Within the next week or so, ChoLon will implement a similar “kitchen appreciation fee,” which, like at Duo, distributes two percent from each day’s sales to hourly back-of-the-house employees based on how many hours were worked that day. “We’ll do this for a year or so, gather data, and see how much more the kitchen staff gets paid and adjust as needed,” says chef and owner Lon Symensma. As for how it will effect the dining guest, Symensma says that given ChoLon’s check averages, the fee comes out to less than $2 per person. (When Symensma opens LeRoux in a couple of months, it will also implement a kitchen appreciation fee.)
Over at Ultreia, Rioja, and Bistro Vendôme, owners Jennifer Jasinski and Beth Gruitch opted to add a two percent fee to the prices on the menu and distribute that to the kitchen staff. That’s why when you look at Ultreia’s menu the shishito peppers cost $9.18 and the croquetas de jamón cost $7.14. “We leave in those unusual numbers, rather than hide them because we want people to notice,” says Imbergamo, who represents the Crafted Concepts restaurants. The hope is that diners will ask questions. Why didn’t the restaurants adopt the service model of Duo and ChoLon? Union Station and Larimer Square already collect a two percent historical preservation and restoration fee; having both felt steep. “It doesn’t solve that problem,” Imbergamo says. “But we came to the realization that it wasn’t enough to stop us from doing it.”
Still others are exploring different models: At Annette, chef-owner Caroline Glover pays everyone, with the exception of her general manager and sous chef, the same amount and tips are shared evenly. “I’m a firm believer that a restaurant is a system and every part is needed to make it run,” Glover says. “Everyone is integral and it just makes sense to be fair.” With Annette’s cooks making $25 to $30 an hour, there’s little turnover in the kitchen but the approach has made it more difficult to retain talent in the front of the house. “It’s been hard but I like to think we have a close-knit family and they’re there because they believe in what we’re doing,” she says. “[This system] weeds out people who are just there for a paycheck.”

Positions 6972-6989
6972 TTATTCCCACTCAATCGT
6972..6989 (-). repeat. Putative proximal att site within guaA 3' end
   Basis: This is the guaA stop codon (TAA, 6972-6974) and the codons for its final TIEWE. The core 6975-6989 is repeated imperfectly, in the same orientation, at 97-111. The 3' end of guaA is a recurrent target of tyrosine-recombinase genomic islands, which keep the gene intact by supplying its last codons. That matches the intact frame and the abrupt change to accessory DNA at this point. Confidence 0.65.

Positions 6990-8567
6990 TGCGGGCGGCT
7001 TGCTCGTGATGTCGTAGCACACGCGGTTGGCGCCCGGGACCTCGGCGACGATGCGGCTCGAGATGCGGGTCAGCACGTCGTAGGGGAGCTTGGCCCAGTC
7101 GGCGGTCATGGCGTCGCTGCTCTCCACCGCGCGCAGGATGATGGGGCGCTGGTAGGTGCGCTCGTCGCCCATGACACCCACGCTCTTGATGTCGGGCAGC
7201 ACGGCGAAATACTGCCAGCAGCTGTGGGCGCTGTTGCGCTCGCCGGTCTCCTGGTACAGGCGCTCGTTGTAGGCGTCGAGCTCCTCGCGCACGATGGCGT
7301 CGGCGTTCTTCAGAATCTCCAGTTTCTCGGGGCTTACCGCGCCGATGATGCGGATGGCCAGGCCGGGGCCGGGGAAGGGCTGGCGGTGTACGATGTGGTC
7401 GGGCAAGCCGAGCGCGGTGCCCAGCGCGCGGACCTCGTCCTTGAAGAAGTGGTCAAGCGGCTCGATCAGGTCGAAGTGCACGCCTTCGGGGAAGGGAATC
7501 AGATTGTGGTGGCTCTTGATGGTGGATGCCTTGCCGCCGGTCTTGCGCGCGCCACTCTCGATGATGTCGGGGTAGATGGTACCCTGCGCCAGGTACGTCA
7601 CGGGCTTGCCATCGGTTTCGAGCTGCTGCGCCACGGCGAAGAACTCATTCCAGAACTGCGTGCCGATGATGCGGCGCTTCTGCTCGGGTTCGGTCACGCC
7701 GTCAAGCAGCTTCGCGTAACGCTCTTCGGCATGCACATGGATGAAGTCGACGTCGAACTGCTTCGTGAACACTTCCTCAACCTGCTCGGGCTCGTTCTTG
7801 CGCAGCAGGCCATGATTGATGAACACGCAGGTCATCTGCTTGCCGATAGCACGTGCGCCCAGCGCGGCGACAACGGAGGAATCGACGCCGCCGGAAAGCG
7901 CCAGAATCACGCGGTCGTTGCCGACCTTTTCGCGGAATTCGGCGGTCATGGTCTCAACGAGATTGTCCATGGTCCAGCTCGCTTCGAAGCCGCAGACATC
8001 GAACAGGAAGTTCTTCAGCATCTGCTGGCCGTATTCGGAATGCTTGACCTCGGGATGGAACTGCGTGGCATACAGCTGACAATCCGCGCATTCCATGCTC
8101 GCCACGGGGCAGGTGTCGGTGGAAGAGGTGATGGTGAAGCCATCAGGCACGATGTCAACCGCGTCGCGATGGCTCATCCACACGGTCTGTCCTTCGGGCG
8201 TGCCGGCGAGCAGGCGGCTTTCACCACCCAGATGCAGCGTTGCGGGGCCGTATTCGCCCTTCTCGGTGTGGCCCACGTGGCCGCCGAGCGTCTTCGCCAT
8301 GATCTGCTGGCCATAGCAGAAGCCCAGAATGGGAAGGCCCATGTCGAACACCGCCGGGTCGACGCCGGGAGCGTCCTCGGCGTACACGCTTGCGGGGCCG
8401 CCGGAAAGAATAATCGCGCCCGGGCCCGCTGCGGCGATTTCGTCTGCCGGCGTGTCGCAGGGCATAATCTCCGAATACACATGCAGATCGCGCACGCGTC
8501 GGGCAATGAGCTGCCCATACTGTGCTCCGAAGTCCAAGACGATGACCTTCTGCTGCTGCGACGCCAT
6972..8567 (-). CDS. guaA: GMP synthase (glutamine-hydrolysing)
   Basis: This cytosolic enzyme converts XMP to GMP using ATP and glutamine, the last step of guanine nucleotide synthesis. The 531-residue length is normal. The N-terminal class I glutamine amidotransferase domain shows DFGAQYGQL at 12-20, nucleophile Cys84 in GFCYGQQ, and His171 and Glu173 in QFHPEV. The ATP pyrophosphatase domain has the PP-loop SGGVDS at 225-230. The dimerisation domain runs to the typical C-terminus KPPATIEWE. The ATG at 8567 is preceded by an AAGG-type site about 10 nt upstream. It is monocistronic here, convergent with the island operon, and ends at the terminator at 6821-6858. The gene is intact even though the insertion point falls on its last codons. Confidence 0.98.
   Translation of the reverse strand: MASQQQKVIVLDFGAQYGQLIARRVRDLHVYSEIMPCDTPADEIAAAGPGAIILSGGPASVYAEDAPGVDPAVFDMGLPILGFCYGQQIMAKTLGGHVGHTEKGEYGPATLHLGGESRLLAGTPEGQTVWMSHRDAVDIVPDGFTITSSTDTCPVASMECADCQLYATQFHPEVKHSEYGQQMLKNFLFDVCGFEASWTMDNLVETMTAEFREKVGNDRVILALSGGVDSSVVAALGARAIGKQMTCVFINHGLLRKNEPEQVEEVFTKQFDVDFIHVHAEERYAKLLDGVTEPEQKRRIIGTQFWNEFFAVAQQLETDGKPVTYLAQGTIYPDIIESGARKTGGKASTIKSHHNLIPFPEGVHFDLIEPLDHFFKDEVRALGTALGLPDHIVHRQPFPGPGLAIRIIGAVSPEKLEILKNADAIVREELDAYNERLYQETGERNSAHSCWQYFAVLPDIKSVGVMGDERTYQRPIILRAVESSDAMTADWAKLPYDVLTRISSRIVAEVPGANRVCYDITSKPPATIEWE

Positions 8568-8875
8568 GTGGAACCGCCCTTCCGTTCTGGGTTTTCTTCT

Dana Rodriguez, chef and co-owner of Work & Class and Super Mega Bien, nurtures the idea of the restaurant as family. “I think we [as an industry] are missing the human part,” she says. In addition to offering her employees accident, dental, and medical insurance, 401ks, and paid vacation, Rodriguez has created what she calls “the tip bucket.” At the end of the night, voluntary tips go into the bucket and when the amount reaches $500, the restaurant puts in another $500. The staff then votes and the bucket goes to the hourly employees who need it most. “Everybody does everything here. There is no ‘I work harder than you,’” Rodriguez says. “We’re all in this together. We go up or we go down but we all go together.”